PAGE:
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  1. Today
  2. Hereford & Worcester Fire and Rescue Service attended a fire at Kingstone. Upon arrival they were faced with a double garage with two vehicles well alight and the fire had spread to the roof space of the adjoining house with crews quickly bringing the fire under control using hose reels and BA. Six pumps and a water carrier together with crews from Hereford, Peterchurch, Eardisley and Ewyas Harold fire stations all attended the scene. As can be seen from the photo the garage and two cars were completely destroyed. Crews were left on scene dampening down hot spots with an inspection organised later in the evening. All persons were accounted for with no injuries reported.
  3. Yesterday
  4. Rachel Jones has been appointed as the Assistant Chief Constable for Local Policing and Operations at West Mercia Police and will join the force in the middle of June 2020. Rachel’s first twelve years’ service were in Gloucestershire Constabulary, where she undertook a wide range of uniformed, detective and business related roles, as well as tactical firearms, public order and major incident command, including Gold Control for the 2007 floods and subsequent loss of water to 350,000 people for two weeks. Culminating in the positon of Director of Intelligence, as South West Regional Lead for Intelligence, she oversaw the creation of the then South West Regional Intelligence Unit prior to transferring to West Midlands Police in 2008. Working in Local Policing, Programme Change and Child Protection in her first few years in West Midlands Police, in 2012 Rachel was appointed Head of Professional Standards where she led the development and implementation of the Force Integrity Programme. Rachel became Local Policing Commander for the North of Birmingham in 2013. Reframing the role of the Partnership Team, she worked with partner agencies and communities to uplift services to vulnerable people. She also led on delivery of the Troubled Families Programme and proposals for broader adoption of early intervention and prevention practices across the Force and partner agencies regionally. This resulted in her appointment in 2016 to lead the West Midlands Combined Authority Public Service Reform Programme with responsibility for developing the framework for more joined-up working across the public sector. She also held complementary positions of Force Intervention and Prevention lead and Commander for Corporate Integrated Offender Management. As Head of Force Criminal Investigations Department, Rachel delivered a change programme which brought all investigative functions, from Homicide to those previously delivered by Local Policing Commands, into a Force-wide investigative model and saw the creation of additional disciplines focusing on harm prevention, diversion and vulnerability. Later as Temporary ACC for the Crime Portfolio, Rachel had responsibility for Forensics, Criminal Justice Services; Force CID; Public Protection and Intelligence. Most recently, Rachel has been working for the NPCC on police pay and conditions, pay reform and the Police Uplift Programme. Rachel lives in Worcestershire with her partner and young daughter.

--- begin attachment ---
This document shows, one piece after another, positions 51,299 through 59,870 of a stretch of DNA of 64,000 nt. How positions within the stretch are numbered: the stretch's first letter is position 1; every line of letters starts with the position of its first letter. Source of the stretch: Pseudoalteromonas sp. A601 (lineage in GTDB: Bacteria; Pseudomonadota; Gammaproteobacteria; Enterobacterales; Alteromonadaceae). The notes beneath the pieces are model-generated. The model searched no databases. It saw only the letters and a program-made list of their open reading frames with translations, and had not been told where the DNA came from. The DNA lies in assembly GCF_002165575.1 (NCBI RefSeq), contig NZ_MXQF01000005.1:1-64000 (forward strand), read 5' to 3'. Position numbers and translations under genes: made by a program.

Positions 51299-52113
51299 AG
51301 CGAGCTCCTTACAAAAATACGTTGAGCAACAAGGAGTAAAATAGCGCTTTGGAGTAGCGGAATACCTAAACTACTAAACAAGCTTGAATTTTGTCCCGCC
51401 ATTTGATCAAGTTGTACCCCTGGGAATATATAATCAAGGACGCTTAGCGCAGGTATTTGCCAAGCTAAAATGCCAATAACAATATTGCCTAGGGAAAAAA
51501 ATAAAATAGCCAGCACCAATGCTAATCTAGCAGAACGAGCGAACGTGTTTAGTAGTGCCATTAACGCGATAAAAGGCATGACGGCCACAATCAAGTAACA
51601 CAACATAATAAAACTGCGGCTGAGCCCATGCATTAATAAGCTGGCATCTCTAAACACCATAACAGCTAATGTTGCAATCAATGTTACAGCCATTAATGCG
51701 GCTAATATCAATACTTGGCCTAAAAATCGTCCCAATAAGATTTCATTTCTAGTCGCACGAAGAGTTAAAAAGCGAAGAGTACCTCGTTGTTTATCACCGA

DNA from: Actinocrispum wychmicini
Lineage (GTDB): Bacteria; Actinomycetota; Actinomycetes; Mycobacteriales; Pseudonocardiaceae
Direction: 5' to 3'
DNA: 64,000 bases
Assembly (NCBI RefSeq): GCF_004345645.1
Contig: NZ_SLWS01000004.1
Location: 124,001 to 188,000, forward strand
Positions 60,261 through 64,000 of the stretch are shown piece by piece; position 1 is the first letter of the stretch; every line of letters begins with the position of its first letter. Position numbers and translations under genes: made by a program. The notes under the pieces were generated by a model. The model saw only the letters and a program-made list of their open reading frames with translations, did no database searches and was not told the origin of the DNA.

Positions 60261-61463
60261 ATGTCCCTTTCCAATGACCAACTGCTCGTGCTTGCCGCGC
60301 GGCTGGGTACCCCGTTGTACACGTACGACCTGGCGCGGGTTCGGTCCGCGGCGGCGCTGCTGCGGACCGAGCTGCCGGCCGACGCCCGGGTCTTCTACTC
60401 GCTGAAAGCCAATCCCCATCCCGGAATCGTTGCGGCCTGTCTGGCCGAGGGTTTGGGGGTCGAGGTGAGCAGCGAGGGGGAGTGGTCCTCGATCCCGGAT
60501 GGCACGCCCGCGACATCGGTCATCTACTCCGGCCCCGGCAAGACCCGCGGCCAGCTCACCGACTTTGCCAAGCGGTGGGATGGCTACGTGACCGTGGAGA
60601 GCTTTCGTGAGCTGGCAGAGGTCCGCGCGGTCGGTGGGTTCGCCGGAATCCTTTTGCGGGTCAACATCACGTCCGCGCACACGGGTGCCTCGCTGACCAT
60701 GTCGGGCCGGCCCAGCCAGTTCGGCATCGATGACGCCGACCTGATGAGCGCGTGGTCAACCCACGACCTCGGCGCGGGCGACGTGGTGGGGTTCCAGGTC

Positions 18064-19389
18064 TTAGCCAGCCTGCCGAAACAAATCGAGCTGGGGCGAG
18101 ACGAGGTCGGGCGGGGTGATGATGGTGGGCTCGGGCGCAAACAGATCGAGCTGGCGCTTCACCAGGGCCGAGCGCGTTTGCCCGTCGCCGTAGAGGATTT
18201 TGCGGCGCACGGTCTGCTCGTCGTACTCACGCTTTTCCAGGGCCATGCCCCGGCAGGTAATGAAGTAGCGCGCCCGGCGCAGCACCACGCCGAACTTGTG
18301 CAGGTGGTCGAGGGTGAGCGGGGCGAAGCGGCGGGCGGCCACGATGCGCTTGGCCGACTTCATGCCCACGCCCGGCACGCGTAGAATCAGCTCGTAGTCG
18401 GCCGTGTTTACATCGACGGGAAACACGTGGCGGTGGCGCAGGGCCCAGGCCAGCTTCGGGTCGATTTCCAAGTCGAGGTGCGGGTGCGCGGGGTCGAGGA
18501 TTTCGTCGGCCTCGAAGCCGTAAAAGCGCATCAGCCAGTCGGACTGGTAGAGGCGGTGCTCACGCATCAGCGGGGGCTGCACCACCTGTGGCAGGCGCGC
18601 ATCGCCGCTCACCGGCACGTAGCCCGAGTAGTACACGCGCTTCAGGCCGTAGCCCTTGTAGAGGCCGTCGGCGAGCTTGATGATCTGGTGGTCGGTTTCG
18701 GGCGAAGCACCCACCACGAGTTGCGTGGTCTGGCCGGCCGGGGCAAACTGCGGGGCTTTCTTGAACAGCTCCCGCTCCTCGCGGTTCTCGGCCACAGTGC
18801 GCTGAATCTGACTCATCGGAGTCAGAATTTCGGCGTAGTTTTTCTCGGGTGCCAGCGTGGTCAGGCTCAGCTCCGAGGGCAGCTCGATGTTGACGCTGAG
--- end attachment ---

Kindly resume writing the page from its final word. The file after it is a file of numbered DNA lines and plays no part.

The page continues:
5. I suspect many saw that moaning on forums was ultimately futile - it hasn't changed the Council, for instance, they are still staggeringly inefficient and incompetent. I foolishly thought this latest bunch would be better than the last bunch, but sadly not.
  6. Agree. Colin can do quite a public service with his Local news from Hereford Voice postings. I can remember the early days of Hereford Voice when is was not unusual for many people to discuss issues affecting the county and their neighbourhood - I wonder where they have all gone?